WARNING: While this review is kept free of any significant plot details, there is some discussion about certain aspects of the film that some may consider minor spoilers. If you want to watch this movie completely fresh, then rather turn back now.
It took all of five seconds into Star Wars: The Rise of Skywalker before I uttered my first “Wait, what?” as writer/director JJ Abrams just casually dropped a narrative bomb so unexpected that it would make Rian Johnson beam with pride. Johnson, of course, being the auteur behind The Last Jedi, the preceding middle chapter in this latest Star Wars trilogy and undoubtedly the most divisive entry in the entire 43-year old franchise. In The Last Jedi Johnson (in)famously pulled the rug out from under a few million collective feet as his plot consistently upended expectations and blew apart fan theories like Death Stars. With the bombastically surprising way Abrams kicks off The Rise of Skywalker, you would expect a direct continuation of that subversive streak. You would mostly be wrong.
What Abrams has instead done is essentially make a sequel to The Force Awakens, his own 2015 genesis of this modern-day Disney-run Star Wars era. Both in terms of narrative and aesthetics, it’s clear that this is the same filmmaker, wrapping up the same ideas he first conceived four years ago. And there is a wrap-up. Getting answers to all the mysteries and puzzles fans have obsessed over for years now – not an assured thing given Abrams’ frustrating “mystery box” past – was high on my priority list for this film, and here Abrams and co-screenwriter Chris Terrio delivered fully. Disney has insisted at every opportunity that this is the culmination of the entire Skywalker saga that was first begun by George Lucas in 1977 and the House of Mouse wasn’t lying.
The Rise of Skywalker is a rousing, statuesque effort, its scale fitting to its momentous stature. As orphaned-junkrat-turned-Jedi-in-training Rey (Daisy Ridley), hearty ex-Stormtrooper Finn (John Boyega), hotshot pilot Poe Dameron (Oscar Isaac) and the rest of the remnants of the Resistance try desperately to find a way out from under the bootheel of the First Order once again, titanic events that bellow “FINALE!” at the top of their metaphorical voices are set into motion. There are dramatic lightsaber battles on waves-battered wrecks, swarming space dogfights of epic proportions, bold new locations and characters (more on those later) to seize the imagination, and Force powers the magnitude of which the franchise has never before seen on-screen (Oh and the sci-fi equivalent of the Achy Breaky Heart line dance). With Kylo Ren (Adam Driver) aka the son of Han Solo and Leia Organa having fully embraced the Dark Side and ascended to the role of Supreme Leader of the First Order, Jedi Master Luke Skywalker (Mark Hamill) having sacrificed his life, and a certain cackling Emperor seemingly back from the dead, the stakes have never been higher.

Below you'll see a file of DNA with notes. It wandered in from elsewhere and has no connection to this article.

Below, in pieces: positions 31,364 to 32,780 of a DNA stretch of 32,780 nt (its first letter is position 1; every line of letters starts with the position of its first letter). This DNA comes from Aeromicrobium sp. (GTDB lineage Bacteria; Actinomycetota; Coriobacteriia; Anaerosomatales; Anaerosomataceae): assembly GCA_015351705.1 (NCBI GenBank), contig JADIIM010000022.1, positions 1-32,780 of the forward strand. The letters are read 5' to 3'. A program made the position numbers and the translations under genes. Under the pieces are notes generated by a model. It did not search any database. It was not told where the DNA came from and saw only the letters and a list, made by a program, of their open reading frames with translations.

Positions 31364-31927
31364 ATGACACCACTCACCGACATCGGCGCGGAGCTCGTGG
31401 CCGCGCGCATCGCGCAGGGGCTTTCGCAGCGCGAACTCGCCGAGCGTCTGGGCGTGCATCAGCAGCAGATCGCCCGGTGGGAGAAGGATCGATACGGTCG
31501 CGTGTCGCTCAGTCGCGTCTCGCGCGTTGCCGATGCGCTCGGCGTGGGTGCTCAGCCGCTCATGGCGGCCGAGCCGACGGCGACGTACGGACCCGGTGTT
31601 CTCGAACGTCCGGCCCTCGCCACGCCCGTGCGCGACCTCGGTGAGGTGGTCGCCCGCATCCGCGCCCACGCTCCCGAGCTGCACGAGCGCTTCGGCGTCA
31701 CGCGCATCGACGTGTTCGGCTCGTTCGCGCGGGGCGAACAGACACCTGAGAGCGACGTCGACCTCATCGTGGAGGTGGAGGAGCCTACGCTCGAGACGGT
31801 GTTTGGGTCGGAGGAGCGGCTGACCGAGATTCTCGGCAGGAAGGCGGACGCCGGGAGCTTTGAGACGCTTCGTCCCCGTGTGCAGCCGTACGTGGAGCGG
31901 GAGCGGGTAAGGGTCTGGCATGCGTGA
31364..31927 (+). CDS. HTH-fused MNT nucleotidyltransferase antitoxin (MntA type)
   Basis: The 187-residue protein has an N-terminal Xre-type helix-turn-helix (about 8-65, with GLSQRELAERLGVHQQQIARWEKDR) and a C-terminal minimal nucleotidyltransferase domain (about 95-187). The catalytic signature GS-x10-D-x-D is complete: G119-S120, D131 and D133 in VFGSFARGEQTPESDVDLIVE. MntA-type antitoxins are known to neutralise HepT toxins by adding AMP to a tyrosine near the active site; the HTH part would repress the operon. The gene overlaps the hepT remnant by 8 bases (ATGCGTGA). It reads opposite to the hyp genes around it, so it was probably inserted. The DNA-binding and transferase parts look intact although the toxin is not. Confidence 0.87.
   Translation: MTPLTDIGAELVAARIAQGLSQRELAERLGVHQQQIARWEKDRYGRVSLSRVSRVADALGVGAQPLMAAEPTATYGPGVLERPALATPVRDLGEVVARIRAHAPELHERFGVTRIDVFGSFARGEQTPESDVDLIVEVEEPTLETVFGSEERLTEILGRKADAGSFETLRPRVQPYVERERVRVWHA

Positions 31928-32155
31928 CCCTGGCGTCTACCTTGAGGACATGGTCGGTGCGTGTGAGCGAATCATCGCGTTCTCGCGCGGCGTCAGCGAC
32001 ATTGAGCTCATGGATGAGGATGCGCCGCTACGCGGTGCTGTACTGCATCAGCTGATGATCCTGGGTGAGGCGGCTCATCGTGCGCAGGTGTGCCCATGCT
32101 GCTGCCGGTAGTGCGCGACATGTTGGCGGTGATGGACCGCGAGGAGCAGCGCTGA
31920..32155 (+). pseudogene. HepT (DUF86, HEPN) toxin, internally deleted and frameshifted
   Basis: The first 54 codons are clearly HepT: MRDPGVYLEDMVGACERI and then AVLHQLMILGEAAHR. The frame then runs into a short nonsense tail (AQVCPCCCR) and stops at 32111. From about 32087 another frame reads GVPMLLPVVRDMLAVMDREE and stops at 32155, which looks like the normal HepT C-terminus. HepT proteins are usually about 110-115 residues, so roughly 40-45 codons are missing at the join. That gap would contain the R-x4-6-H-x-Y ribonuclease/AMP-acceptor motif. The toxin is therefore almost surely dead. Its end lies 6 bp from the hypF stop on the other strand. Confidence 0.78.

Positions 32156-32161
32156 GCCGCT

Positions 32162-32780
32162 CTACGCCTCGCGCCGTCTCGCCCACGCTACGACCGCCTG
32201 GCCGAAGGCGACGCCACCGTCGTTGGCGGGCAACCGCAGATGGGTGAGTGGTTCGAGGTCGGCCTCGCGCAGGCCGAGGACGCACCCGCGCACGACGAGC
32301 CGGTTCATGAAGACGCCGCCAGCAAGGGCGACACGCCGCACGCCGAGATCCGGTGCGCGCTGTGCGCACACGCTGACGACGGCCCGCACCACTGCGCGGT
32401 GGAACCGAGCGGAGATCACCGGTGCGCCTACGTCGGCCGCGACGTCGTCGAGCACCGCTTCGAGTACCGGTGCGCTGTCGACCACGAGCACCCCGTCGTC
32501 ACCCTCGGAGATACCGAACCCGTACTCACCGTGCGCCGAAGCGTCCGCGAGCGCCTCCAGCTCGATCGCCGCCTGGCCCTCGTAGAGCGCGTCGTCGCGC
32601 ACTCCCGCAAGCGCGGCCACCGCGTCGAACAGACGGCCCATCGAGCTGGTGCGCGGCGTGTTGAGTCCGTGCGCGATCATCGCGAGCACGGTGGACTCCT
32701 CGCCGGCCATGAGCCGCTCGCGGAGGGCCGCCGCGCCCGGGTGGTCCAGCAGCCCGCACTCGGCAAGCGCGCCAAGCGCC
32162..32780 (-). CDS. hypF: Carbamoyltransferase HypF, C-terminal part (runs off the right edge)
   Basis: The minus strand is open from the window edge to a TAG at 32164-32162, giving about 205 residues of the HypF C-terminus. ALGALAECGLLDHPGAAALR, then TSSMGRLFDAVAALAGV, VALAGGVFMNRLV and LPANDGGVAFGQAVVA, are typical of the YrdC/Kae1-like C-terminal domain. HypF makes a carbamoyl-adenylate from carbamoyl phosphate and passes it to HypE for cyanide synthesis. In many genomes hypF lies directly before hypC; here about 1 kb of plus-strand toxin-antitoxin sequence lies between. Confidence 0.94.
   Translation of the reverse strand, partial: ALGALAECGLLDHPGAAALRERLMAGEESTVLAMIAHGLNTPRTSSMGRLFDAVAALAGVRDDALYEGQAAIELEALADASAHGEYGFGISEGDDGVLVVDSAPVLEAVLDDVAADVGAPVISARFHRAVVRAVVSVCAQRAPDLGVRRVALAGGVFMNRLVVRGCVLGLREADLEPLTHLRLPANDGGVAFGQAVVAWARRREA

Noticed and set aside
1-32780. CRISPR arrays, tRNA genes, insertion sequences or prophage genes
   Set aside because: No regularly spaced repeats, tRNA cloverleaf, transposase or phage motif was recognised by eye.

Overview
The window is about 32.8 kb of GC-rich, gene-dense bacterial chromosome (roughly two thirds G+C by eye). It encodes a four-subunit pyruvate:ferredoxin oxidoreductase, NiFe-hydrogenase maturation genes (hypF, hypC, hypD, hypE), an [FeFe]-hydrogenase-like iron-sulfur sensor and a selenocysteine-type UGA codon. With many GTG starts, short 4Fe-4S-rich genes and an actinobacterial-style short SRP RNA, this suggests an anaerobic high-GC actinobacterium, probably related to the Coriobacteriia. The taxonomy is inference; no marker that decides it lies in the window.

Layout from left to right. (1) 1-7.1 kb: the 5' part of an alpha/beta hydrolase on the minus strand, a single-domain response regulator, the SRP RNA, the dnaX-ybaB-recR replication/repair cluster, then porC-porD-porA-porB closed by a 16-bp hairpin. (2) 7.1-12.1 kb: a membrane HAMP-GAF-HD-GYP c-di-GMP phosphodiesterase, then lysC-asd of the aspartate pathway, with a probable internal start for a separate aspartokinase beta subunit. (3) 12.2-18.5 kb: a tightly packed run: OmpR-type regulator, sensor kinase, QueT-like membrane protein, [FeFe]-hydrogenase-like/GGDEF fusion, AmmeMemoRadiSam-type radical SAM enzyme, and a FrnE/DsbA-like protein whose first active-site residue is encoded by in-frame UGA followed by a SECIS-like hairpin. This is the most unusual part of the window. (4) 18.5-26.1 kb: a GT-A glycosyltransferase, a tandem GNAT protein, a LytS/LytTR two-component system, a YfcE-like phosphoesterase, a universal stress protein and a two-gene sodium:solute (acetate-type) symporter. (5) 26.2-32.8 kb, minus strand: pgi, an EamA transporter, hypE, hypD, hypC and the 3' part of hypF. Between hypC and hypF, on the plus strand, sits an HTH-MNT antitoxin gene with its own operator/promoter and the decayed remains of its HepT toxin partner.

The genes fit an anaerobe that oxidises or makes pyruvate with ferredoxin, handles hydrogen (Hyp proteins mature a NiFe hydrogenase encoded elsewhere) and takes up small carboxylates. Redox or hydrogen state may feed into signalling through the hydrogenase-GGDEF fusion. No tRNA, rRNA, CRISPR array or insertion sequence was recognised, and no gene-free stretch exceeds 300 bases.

The problem is that while a lot of The Rise of Skywalker’s 2h15-ish runtime consists of events of the inspiring, fist-pumping ilk that first made us fall in love with Star Wars to begin with, others left me befuddled at their clunkiness. There are arcs and plot threads here that feel like they most definitely are the grandiose payoffs for ideas first germinated in The Force Awakens (things I wish I could talk about in detail as they actually explain some inconsistencies in that film), but it’s excruciatingly obvious in hindsight that these ideas needed the further nurturing that should have happened in The Last Jedi.
I’ve made no bones about the fact that I was in favour of Johnson’s completely maverick character plotting in that film. I felt that some of his choices – as unpopular as they may have been with certain fans – left Star Wars in an exciting, creatively potent position where anything could happen. Now, in retrospect after the decisions that Abrams makes here, The Last Jedi just seems out of place, a fevered dream sequence right in the middle of the trilogy’s biggest story. Do some deeper digging and squinting into the light just right, and you can see some threads tie it all together cohesively, but they’re so ethereal that most are going to miss it.